How did I land up at the Vivekananda College nets next summer? It must have been courtesy my cousin Ramachandran, back home for the summer vacation from PSG College of Technology, Coimbatore. The captain of the college team, Ram Ramesh, who had just completed the first year of his two-year MA course at the college, organised the practice, which went on throughout the summer. It was sheer heaven to attend regular net practice, which I had last done some five years earlier at the BS Nets, sent there by PS High School to attend the AG Ram Singh coaching camp. All rounder SV Suryanarayanan, medium pacer VR Rajaraghavan, lefthanded opener S Ramji, another left-hander GS Krishnan, and brothers Venu and Jaggu are some of the other cricketers I remember from that period. The camaraderie and idle chitchat afterwards, reclining on sand mounds into the night made it a transcendent moment in a young life, when you wanted it to go on forever, with not a care in the world.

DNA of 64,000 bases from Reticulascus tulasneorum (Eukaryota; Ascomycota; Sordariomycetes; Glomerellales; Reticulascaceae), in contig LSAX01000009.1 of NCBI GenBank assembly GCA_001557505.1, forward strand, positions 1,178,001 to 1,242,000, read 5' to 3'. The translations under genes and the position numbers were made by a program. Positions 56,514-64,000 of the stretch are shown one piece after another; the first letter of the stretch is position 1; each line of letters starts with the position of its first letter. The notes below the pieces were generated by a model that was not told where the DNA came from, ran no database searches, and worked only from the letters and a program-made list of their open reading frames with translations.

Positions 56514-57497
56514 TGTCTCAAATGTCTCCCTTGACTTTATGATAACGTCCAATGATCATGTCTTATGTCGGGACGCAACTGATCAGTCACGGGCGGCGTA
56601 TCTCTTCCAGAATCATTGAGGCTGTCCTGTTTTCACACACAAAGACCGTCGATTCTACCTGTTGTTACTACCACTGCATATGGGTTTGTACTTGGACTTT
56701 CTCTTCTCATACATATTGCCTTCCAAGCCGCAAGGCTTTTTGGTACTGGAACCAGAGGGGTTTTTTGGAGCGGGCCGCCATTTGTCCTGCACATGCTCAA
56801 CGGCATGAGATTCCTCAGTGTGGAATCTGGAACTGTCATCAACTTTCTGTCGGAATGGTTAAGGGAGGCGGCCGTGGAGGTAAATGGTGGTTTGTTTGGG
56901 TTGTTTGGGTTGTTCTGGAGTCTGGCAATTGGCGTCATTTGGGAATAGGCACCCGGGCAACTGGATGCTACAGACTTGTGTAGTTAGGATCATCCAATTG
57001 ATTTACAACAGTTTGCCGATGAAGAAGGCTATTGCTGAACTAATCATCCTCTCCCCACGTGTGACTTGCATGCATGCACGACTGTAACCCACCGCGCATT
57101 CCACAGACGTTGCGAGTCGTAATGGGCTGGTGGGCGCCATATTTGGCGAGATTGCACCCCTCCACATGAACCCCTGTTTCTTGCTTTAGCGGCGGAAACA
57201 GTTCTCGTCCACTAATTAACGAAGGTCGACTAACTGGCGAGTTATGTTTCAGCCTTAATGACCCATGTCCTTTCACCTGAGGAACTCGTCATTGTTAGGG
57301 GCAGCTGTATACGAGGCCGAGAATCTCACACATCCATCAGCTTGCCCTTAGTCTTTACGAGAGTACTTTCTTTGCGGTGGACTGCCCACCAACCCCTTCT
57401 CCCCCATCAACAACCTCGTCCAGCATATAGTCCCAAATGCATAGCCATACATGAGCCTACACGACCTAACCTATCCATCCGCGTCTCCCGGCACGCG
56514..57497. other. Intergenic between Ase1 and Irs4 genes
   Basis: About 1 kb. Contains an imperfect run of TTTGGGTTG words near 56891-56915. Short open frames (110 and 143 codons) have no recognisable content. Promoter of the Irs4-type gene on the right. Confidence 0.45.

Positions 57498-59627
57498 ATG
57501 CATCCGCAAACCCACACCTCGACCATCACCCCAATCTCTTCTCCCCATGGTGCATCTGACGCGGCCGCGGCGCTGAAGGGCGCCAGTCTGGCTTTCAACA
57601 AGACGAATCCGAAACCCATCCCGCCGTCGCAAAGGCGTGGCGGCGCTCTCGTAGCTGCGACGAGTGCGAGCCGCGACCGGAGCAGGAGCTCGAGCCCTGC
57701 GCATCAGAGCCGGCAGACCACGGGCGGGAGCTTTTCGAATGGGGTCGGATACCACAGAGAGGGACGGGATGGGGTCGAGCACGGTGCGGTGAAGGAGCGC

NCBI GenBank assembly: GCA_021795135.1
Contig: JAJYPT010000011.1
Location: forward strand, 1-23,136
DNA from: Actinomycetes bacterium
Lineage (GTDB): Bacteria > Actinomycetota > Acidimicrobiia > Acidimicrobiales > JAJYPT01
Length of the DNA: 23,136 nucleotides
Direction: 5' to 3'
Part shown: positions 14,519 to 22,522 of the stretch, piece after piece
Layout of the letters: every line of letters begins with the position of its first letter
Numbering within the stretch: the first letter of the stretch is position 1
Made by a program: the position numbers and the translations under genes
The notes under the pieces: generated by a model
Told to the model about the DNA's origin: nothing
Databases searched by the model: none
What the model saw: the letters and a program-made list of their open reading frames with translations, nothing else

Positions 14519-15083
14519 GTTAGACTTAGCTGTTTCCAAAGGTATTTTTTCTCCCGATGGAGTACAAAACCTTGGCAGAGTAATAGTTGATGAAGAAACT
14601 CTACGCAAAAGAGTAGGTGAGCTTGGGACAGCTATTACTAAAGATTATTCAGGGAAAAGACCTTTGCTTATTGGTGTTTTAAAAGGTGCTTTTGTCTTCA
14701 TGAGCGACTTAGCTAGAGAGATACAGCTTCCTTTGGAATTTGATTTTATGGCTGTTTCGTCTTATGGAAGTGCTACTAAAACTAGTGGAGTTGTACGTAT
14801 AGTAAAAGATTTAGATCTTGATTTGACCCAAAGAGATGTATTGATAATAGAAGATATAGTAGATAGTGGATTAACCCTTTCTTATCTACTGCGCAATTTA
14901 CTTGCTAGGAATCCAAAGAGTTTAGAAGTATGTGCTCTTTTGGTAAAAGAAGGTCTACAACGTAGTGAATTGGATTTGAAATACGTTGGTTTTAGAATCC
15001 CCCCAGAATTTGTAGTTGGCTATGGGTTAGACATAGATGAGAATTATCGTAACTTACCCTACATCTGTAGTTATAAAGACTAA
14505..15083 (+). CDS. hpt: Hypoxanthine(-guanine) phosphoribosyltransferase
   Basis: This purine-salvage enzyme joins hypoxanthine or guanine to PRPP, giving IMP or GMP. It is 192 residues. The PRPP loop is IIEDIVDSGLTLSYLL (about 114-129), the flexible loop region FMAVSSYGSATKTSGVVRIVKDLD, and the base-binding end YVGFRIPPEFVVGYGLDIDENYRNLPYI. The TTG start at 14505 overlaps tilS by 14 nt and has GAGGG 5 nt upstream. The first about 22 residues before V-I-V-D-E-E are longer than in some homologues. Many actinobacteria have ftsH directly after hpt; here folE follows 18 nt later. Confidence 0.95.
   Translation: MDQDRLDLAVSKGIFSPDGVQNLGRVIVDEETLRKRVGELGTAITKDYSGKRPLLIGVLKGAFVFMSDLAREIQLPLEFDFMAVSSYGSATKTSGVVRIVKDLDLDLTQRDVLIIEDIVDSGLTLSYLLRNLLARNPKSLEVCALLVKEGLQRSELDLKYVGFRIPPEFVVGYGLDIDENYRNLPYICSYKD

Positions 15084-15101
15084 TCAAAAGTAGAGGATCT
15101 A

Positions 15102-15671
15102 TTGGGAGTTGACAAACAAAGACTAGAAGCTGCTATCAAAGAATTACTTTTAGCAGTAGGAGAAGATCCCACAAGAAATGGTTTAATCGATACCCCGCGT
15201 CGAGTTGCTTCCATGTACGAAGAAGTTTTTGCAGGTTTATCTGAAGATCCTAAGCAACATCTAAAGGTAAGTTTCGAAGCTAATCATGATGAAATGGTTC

Others might have nursed ambitions of becoming doctors and engineers, but for me, it was enough to savour the pleasures of cricket real and imagined—though I sometimes did fancy myself as a medical superman who saved lives—for more cricket was played in dreamland than on terra firma. More often than not I was Jim Laker tying Australians into knots in my dreams. It was not just the off spin of the Yorkshireman that I admired—I had grown to like his whole persona as revealed in his Over To You, on hindsight a rather self-centred account of his life on tour as England cricketer, in which he does not mince words while critiquing his captains Brown, Hutton and May.
Though it was a wonderful summer of never-ending cricket and cricket fantasying, I did not get to play a single match. I had to wait till the new season for that.